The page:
Rick from Texas
Seems like most people arent really touching on the actual question, but no, you do not 'need' a special blade just for ripping operations.

Now, a dedicated, low tooth count ripping blade does make the process easier and can give good results, but you do not need one. A lot of people, myself included, get by just fine with a 40t "combination" blade for all operations. A dedicated ripping blade will allow you to feed a piece through faster, and in some cases give a cleaner cut, so its not a bad idea to have one, but not a requirement by any means.

If your current blade isnt cutting it, theres a few things to look at. The biggest one is the possibility that your piece of wood is closing up on the blade, causing it to bind. Happens a lot with construction lumber, its just the nature of the beast. The best fix is to use something like a riving knife that prevents the wood from closing up on the cut, but barring that ive had decent results by making an incremental cut, starting shallow and raising the blade by about 1/2" at a time. Works well enough for me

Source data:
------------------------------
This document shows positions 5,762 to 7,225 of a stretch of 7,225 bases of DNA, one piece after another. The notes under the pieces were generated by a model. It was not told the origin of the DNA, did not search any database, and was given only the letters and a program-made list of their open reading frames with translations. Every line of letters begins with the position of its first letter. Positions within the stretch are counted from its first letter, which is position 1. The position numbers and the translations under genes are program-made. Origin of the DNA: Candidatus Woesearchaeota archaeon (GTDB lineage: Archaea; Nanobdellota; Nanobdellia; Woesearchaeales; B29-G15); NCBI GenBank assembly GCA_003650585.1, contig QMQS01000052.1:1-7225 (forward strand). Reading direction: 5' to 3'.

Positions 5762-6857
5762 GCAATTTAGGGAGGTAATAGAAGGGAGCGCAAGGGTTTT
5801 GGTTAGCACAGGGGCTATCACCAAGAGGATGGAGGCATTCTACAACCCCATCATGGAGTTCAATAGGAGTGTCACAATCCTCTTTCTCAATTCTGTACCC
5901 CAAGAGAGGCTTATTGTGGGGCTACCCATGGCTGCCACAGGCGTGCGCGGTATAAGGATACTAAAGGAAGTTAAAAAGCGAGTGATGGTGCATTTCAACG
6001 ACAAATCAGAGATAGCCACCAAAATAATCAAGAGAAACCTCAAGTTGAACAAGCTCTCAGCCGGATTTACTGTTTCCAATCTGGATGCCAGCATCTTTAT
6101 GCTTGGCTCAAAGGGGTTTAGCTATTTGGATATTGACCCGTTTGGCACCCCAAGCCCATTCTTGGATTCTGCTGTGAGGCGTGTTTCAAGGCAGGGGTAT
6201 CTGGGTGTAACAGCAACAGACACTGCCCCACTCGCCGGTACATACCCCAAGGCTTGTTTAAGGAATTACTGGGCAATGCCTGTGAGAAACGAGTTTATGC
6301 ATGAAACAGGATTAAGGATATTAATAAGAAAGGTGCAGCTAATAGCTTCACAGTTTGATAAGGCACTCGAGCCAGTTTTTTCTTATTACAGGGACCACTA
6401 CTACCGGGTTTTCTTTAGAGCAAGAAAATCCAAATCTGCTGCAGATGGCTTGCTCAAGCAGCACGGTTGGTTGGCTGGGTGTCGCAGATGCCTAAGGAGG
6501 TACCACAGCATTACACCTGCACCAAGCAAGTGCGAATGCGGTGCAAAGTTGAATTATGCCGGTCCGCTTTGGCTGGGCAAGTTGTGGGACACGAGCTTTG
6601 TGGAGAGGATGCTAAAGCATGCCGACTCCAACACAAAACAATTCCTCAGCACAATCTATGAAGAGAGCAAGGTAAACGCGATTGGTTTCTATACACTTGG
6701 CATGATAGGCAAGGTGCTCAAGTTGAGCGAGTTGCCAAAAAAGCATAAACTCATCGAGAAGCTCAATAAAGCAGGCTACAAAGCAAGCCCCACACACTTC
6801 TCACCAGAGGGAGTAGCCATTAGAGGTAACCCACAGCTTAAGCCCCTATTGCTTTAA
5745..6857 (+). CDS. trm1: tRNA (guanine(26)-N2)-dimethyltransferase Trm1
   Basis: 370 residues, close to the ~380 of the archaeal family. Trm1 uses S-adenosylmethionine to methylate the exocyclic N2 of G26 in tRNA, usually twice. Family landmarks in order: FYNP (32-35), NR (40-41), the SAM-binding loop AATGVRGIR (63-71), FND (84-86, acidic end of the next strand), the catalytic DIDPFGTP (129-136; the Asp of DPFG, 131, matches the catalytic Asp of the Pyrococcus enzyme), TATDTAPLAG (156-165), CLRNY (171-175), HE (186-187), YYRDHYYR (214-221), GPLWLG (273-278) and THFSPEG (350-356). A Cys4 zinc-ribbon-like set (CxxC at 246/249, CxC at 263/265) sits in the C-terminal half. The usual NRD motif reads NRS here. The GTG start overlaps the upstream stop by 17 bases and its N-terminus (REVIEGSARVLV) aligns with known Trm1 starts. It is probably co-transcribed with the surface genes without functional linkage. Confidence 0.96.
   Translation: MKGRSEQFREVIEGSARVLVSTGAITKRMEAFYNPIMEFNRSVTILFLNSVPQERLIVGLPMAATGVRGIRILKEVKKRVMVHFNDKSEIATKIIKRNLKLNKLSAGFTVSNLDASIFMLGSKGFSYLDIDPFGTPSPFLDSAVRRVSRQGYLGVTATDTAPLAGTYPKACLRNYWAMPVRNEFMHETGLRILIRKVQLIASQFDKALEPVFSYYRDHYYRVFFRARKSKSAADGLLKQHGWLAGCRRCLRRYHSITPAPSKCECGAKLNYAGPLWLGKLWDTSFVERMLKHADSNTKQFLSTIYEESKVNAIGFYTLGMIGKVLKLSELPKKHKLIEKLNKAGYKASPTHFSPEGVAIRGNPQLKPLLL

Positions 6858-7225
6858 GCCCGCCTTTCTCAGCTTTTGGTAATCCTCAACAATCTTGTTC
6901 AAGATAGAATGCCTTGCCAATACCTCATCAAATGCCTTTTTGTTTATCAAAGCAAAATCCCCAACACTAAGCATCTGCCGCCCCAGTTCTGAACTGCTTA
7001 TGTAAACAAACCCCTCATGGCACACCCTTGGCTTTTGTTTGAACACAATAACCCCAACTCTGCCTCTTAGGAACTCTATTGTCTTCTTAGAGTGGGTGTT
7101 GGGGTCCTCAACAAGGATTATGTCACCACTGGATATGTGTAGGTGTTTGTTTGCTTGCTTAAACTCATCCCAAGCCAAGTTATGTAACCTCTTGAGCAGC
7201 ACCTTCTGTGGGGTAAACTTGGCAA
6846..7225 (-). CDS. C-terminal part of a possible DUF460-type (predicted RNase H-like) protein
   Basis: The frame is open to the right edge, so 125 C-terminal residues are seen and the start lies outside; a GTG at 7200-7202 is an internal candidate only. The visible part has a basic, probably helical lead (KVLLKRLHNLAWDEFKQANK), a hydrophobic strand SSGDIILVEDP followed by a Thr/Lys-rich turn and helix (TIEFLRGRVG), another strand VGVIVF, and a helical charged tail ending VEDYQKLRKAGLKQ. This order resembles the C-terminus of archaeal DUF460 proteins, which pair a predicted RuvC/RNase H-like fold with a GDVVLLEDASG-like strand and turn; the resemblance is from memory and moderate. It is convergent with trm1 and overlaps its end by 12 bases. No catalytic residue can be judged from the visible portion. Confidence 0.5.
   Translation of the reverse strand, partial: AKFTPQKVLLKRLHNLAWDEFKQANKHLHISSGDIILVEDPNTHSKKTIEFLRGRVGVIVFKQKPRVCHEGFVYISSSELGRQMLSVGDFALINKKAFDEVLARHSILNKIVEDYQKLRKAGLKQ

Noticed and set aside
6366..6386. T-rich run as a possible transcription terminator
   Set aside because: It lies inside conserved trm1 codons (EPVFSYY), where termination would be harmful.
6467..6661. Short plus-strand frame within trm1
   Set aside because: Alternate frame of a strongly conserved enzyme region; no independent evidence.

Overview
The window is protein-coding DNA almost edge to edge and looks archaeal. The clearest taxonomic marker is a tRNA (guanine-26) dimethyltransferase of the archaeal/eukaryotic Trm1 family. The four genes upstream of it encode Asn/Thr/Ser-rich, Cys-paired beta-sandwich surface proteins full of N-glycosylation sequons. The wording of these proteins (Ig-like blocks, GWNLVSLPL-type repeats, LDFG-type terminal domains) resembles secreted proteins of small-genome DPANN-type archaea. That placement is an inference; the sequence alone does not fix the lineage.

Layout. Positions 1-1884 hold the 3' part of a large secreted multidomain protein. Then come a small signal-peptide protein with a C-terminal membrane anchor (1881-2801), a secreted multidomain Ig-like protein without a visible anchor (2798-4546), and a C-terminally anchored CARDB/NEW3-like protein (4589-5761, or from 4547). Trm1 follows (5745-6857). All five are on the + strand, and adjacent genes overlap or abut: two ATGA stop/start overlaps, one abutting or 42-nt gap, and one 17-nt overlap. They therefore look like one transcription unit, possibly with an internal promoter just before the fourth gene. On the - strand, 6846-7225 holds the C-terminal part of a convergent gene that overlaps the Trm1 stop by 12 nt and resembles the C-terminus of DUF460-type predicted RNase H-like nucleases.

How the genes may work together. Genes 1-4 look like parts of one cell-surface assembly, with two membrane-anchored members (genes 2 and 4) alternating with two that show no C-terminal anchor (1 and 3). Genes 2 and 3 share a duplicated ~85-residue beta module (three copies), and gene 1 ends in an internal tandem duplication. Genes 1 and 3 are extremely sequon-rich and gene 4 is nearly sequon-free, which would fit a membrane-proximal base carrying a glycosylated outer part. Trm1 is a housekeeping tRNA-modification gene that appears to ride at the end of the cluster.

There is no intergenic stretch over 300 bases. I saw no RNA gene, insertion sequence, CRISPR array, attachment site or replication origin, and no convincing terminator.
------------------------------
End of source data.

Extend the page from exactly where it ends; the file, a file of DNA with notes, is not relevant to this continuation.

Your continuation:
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post #11 of 29 Old 08-15-2019, 10:46 AM
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As mentioned, first be sure the wood isn't binding. Construction lumber can have a lot of internal stress due to the rapid kiln drying.

That said, use the right blade for the job. Chances are, the blade that came with your saw is a crosscut blade, and probably a cheap one at that.

There are two basic ripping blades, 24 tooth and 40 tooth. The 24T blades are usually flat top ground and are also used for plowing narrow grooves, such as drawer bottoms.

40T blades will give a smoother cut. Some are called "glue line rip".

Combo blades can also be used for ripping.